Waltzing Through Another Museum
West Hartford (Google Maps location)
June 13, 2015
As a West Hartford resident since 2000, I’ve seen the building at 485 New Park Avenue rise and fall… and rise again. Many of you will know the building for New Park Brewing and what it’s brought to that part of town – an area West Hartford tried to brand as the “Home Design District” in 2015 or so.
I’m not sure if that’s still being pushed though. And while it’s apt, it’s still silly to me. What’s not silly is that the area has been improving a bit over the years, and I’m not talking about the addition of Chick-Fil-A and Aldi in front of BJ’s and Home Depot.
Amidst all the change and growth over there, 485 New Park continues to have a revolving group of tenants who all seem to be cut from the same cloth. With the brewery as the biggest and certainly most popular business there, the others have sort of faded into the bowels of the building.
Artisans, retro-shops, collectors, bakers… many have come and gone. Some to Etsy, some to online auction sites, and some to (ostensibly greener pastures.) Since 2015, the Vintage Hi-Fi Museum has held it down inside the building, doing what they do.
Which is… I’m not sure, exactly. This isn’t a museum in any conventional sense at all. It is very small, rarely open, and presents as a repair shop more than a museum.
The main goal of the Vintage Hi-Fi museum is to educate audio enthusiasts and future generations about high fidelity music, vinyl records, and analog audio systems with components “Made in the USA”, from the very beginning to the Golden Age of vacuum tube audio (1950’s to 1960’s) and finally solid state transistor designs (1970’s), thereby promoting its preservation, operation, restoration, and history.
Cool! I took the boys very early in its life, and they hadn’t gotten fully up to speed at that point. (However, when I look at their sparse website and social media, it doesn’t seem to be all that much richer in content these days.) I am pretty sure it was somehow related to the Vintage Radio and Communications Museum in Windsor when it opened and in fact, that’s why the word “vintage” appears in both names. But I don’t see an reference to that connections anymore, so who knows.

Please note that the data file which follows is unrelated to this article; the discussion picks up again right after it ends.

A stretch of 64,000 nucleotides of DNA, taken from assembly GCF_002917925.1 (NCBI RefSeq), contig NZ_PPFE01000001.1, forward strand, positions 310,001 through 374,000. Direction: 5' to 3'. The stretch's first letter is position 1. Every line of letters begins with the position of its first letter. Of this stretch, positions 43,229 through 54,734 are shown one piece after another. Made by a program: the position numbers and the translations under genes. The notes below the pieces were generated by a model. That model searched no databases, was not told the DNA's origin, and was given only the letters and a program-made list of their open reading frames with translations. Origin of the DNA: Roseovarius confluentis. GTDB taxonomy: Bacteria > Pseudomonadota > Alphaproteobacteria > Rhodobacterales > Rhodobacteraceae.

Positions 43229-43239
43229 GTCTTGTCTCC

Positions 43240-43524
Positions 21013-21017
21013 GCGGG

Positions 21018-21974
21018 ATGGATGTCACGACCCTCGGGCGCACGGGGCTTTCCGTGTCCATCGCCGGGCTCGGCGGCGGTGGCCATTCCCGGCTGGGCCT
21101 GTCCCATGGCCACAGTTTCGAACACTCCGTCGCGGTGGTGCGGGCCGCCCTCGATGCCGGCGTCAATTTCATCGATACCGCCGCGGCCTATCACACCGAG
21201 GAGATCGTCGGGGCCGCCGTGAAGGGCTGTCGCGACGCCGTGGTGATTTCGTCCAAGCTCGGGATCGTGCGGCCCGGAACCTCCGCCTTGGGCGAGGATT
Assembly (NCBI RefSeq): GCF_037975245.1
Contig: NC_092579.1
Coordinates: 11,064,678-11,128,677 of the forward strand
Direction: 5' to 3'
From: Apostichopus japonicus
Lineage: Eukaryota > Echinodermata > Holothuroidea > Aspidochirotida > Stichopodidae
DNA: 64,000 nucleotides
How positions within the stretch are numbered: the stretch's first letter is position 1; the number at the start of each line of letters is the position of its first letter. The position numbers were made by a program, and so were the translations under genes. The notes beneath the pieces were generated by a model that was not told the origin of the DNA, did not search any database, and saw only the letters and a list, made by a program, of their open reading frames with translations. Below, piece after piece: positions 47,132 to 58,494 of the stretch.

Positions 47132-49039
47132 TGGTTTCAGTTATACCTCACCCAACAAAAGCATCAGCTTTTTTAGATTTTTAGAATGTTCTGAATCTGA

As noted above, the Vintage Hi-Fi Museum focuses on mid-century stereo equipment. Pretty niche to say the least. And they really love tube amplifiers – even offering vacuum tube testing. So if you have a Cunningham CX-380 rectifier, bring it on down!
There is a gift shop and stereo store. Or was. Or may be. They have a few bins of old vinyl and have held listening parties and workshops and stuff. Again, I’m not sure it really qualifies as a museum museum, but they call it a museum… so it’s a museum.
Which is actually a little iffier and funnier to me because of all the other non-museum tenants in the very same building. They change over the years of course but there was a big comic book collector here. There have been plenty of artist studios. And lots of furniture restorers and resellers.
The pandemic took a toll on a lot of these bohemian/hipster little shops. Right next to the Hi-Fi Museum was Swank Modern which sold mid-century modern furniture and design. The good stuff – the real stuff. Their space was far more of a museum to me than… okay, okay, I’ll stop it. I have peeked in when picking something up at Swank a couple times since my first visit and it didn’t look much different to me. But still –
Get amped up and visit the Vintage Hi-Fi Museum in West Hartford. The guy behind it is enthusiastic and knowledgeable and of course there’s a lot more stuff there than there was on its opening weekend when I visited. It’s totally tubular. There. I’m done.
Vintage Hi-Fi Museum (Facebook)